The court addressed the damages question by “find[ing] that Singapore Lilly has not depreciated in value” and entering a judgment that would “not include any money damages for the depreciation of Singapore Lilly's value,” but instructing Tattersalls to move to amend the judgment later under Rule 59(e), Fed.R.Civ.P., to supply evidence of the horse's lost value. The deadline that the court set for the Rule 59(e) motion was November 21, 52 days after the date of its judgment and two weeks after the upcoming auction. The court gave Tattersalls the option of submitting expert testimony as to the horse's value if she failed to sell at the auction.

DeHaven noticed an appeal against the default judgment. On November 18, 2011, Tattersalls filed a motion with the district court to continue the November 21 deadline. Tattersalls had not been able to sell the horse at the November 6 auction, because the Jockey Club would not amend Singapore Lilly's registration papers unless there was a nonappealable judgment, and DeHaven's appeal was pending. DeHaven opposed the motion because Rule 59(e) provides that “[a] motion to alter or amend a judgment must be filed no later than 28 days after the entry of the judgment.” Judgment had been entered on September 30, more than 28 days before.2

In an order entered November 22, 2011, the court acknowledged that DeHaven was correct and that it was too late for Tattersalls to move to amend under Rule 59(e). The court ruled, however, that Tattersalls would be able to file a motion to correct the judgment under Rule 60(a) instead. The court, quoting Robi v. Five Platters, Inc., 918 F.2d 1439, 1445 (9th Cir.1990), noted that “[a] district court judge may properly invoke Rule 60(a) to make a judgment reflect the actual intentions and necessary implications of the court's decision,” and emphasized that it had “intended all along to permit Plaintiff to recover the depreciation in the horse's value.”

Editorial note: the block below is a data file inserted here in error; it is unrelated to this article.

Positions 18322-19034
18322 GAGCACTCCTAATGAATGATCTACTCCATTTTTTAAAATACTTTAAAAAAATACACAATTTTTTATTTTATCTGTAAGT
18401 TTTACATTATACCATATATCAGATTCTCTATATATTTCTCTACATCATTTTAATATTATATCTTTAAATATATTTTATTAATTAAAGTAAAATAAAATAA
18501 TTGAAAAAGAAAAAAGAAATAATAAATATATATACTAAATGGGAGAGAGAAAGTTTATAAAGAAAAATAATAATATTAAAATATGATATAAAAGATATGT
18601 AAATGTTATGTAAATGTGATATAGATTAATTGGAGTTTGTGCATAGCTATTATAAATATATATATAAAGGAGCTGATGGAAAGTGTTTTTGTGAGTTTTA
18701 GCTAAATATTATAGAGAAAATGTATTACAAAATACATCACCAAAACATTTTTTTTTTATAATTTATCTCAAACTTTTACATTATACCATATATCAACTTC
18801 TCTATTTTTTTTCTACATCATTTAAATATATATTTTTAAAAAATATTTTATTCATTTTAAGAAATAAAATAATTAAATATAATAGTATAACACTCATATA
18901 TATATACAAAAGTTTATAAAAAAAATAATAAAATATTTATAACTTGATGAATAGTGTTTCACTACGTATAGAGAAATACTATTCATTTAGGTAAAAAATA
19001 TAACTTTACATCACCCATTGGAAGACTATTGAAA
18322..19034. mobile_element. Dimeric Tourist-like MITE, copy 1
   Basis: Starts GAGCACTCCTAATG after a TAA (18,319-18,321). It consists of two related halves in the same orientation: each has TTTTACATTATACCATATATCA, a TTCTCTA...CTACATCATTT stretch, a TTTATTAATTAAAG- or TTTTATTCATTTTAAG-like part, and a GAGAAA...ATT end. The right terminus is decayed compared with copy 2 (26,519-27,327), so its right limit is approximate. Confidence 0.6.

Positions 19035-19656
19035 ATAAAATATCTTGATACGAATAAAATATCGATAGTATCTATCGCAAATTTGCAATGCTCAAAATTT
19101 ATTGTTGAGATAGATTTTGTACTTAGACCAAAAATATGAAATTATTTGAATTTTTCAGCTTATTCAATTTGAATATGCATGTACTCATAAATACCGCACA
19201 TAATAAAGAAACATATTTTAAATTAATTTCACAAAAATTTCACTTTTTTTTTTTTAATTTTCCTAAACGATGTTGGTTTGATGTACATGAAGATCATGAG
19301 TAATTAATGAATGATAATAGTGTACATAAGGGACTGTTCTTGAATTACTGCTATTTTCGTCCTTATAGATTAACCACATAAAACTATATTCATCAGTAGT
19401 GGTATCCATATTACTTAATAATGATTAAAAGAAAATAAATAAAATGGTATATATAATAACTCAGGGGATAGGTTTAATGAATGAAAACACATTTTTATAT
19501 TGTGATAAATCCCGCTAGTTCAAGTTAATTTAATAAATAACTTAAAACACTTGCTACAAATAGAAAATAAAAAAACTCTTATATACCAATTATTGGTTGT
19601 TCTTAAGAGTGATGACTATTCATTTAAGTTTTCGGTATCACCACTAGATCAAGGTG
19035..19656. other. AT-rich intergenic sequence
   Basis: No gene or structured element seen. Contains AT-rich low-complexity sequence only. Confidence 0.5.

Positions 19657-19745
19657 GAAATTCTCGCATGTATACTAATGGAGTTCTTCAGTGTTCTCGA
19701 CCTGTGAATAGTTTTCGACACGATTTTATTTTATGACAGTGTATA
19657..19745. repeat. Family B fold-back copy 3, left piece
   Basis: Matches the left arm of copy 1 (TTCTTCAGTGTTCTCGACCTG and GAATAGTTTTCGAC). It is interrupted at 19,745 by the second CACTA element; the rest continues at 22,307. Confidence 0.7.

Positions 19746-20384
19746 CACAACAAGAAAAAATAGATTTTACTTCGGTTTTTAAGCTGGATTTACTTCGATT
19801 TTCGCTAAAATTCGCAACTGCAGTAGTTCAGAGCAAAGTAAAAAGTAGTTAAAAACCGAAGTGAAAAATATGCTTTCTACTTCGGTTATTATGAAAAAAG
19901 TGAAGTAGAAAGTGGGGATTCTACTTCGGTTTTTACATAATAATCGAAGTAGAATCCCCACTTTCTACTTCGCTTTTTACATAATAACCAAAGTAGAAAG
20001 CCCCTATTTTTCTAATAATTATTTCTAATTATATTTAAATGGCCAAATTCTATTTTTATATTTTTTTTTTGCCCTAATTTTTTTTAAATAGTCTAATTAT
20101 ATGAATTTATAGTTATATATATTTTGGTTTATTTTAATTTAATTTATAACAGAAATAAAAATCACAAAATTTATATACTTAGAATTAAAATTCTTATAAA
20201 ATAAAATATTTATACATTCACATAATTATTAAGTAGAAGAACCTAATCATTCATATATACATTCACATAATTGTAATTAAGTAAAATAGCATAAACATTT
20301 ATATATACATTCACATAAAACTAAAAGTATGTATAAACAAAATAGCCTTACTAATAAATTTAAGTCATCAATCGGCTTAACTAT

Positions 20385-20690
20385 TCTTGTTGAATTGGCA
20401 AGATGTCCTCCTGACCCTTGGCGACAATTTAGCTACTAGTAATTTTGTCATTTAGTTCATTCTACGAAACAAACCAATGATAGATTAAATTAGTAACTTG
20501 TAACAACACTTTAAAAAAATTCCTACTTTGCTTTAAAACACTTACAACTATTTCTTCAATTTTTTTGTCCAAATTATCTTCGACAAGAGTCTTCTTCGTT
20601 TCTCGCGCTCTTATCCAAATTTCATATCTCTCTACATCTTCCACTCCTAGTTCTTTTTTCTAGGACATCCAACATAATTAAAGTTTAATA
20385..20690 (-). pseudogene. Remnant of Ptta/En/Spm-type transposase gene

Tattersalls sought to remand the case from this court, and also requested an indicative ruling from the district court under Rule 62. 1, Fed.R.Civ.P., as to how it would decide the Rule 60(a) motion. The court issued an order on February 1, 2012, indicating that it would grant the Rule 60(a) motion and repeated that it “clearly signaled its intent on September 30, 2011, that it wished to grant Plaintiff damages to compensate it for the depreciation in Singapore Lilly's value, but wanted to do so on the basis of either evidence of her resale price or expert evidence regarding depreciation.”

After this court remanded the case, the district court entered an order granting Tattersalls' Rule 60(a) motion on May 4, 2012. The court accepted Tattersalls' uncontested expert testimony that Singapore Lilly was worth $75,000 on September 30, 2011, and therefore granted Tattersalls $282,210 in damages for the depreciation in value, in addition to title, ownership, and right of possession of the horse.

DeHaven appeals, arguing that the court abused its discretion in correcting the judgment so as to award depreciation damages.

II. Discussion

We review a district court's decision to grant relief under Rule 60(a) for abuse of discretion. Garamendi v. Henin, 683 F.3d 1069, 1077 (9th Cir.2012). A legal error is an abuse of discretion. Id.

A. Rule 60(a)

Under Rule 60(a), a court “may correct a clerical mistake or a mistake arising from oversight or omission whenever one is found in a judgment, order, or other part of the record.” In determining whether a mistake may be corrected under Rule 60(a), “our circuit focuses on what the court originally intended to do.” Blanton v. Anzalone, 813 F.2d 1574, 1577 (9th Cir.1987). Thus, “[t]he basic distinction between ‘clerical mistakes' and mistakes that cannot be corrected pursuant to Rule 60(a) is that the former consist of ‘blunders in execution’ whereas the latter consist of instances where the court changes its mind.” Id. n. 2.